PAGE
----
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Public Safety Center

620 W Division St
P.O. Box 1065
Arlington, TX 76004-1065

Phone: 817-459-5700

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Motorcycling for many people in Texas is a way of life. For others, it is their primary mode of transportation. Still others just like to take in the beautiful Texas scenery on the weekends to get away from work. No matter what reason you choose to ride a motorcycle or moped, you know how much fun riding can be. Riding a motorcycle is also very serious business and requires extra concentration and judgment.

In an attempt to reduce fatalities and educate riders in riding responsibly and SMART, law enforcement agencies across the metroplex are taking a zero tolerance approach against unsafe motorcycle riding.

Despite the best prevention efforts, motorcycle crashes do occur. In a crash, the most important factor for reducing injuries to a motorcyclist is personal protection. Proper riding gear can consist of eye protection, leather jackets and pants, durable gloves, and proper footwear. The most important piece of protection however is a DOT certified helmet. In Texas helmets are required on both the rider and passenger unless specific exemptions are met. According to the National Highway Traffic Safety Administration (NHTSA), motorcycle riders who do not wear helmets are 40% more likely to receive fatal head injuries than riders who do. In Texas, 63% of the fatal motorcycle crashes during 2006 involved a rider who was not wearing a helmet.

Many motorcycle and moped riders are operating without a valid license. A class M license authorizes the holder of the license to operate a motorcycle or moped. If a vehicle is determined to be a moped, the operator must either have the class M, or a moped license. In 2006 according to NHTSA, 29% of motorcycle operators involved in fatal crashes in Texas were not properly licensed.

The failure of motorists to detect motorcycles is the most frequent cause of crashes for motorcyclists. According to the Texas Department of Public Safety, more than one half of motorcycle crashes occur because the driver simply "did not see the motorcyclist coming." The most common of these is when a motorist fails to yield right of way to the motorcycle by turning left in front of them. Motorcyclists need to ride with extra caution paying notice to what traffic is doing further down the road ahead of them. Motorcyclists also need to be aware that many drivers do not see them, and that they need to ride paying close attention to all of the vehicles surrounding them.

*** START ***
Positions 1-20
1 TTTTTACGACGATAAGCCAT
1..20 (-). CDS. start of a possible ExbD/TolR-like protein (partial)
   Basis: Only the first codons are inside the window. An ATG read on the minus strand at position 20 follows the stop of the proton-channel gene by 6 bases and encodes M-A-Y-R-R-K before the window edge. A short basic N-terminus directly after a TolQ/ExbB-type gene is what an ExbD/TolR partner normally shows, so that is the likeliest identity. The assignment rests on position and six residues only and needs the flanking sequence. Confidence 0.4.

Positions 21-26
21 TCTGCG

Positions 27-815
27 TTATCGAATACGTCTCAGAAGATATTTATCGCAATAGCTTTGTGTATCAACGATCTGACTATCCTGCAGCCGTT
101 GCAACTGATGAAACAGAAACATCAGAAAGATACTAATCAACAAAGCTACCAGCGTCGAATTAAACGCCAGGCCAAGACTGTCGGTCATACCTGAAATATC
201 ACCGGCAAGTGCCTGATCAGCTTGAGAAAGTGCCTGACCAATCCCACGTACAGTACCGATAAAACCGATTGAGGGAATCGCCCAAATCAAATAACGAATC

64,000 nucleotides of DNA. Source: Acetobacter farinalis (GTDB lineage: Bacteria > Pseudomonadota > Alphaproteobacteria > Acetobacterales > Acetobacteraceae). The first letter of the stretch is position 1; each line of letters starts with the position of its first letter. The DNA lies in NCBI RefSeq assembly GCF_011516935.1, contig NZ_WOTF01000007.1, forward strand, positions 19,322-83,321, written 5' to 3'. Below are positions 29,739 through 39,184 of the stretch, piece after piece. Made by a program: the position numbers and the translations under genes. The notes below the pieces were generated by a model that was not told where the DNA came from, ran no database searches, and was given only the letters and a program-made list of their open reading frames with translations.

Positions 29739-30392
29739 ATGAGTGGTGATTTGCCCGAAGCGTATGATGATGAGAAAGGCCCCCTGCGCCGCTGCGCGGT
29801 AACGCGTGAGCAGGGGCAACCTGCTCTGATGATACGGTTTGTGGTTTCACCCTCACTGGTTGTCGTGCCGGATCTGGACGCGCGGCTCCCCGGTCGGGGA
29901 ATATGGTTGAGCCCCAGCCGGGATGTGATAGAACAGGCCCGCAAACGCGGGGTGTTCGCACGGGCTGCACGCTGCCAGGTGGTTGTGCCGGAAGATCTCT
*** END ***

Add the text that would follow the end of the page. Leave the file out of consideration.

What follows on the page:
Riding a motorcycle requires a very high level of concentration, and judgment. Road conditions can change in an instant; whether it is rain, oil, sand or an oversized pothole, 100% of a rider's concentration is always needed. Judging distances, speed, and braking are just a few of the many things that must also be accomplished in an instant while riding a motorcycle. With the amount of focus needed to operate a motorcycle safely, any bit of impairment may slow reaction times down, which may ultimately prove to be fatal. According to NHTSA, in 2006, 27% of all fatally injured motorcycle operators had BAC (blood alcohol concentration) levels of .08 or higher. An additional 7% had lower alcohol levels (BAC .01 to .07). While operating a motorcycle, riders should not consume alcoholic beverages, or ingest any type of medication which may alter their ability to operate the motorcycle safely.


As licensed operators of both passenger vehicles and motorcycles, we must obey ALL traffic laws. Motorcyclists have specific laws including registration, inspection, and laws pertaining to helmet usage. Along with operators not having a motorcycle license, several also don't have valid insurance, which may lead to their motorcycles being towed. One of the violations which is more common is an obstructed license plate (plates which have either been removed all together or moved further into the rear wheel well, and plates which are mounted sideways near the swing arm of the motorcycle).

Most motorcyclists obey the traffic laws, making every attempt to operate their bike in a safe and reasonable manner, however, a small amount of riders are engaging in aggressive and dangerous riding behaviors. These motorcycle riders which attempt to evade a pursuing police vehicle may not be aware that they are in fact committing a felony offense, which will result in arrests and criminal charges along with their motorcycles being towed.

Arlington Police Department Motor Unit

Staying sharp and riding SMART is just another way to enjoy yourself while out on the open road. For further information on this program, please contact the Arlington Police Department at 817-459-5725, or contact your local agency.

Ride SMART Announcement Event - pictures

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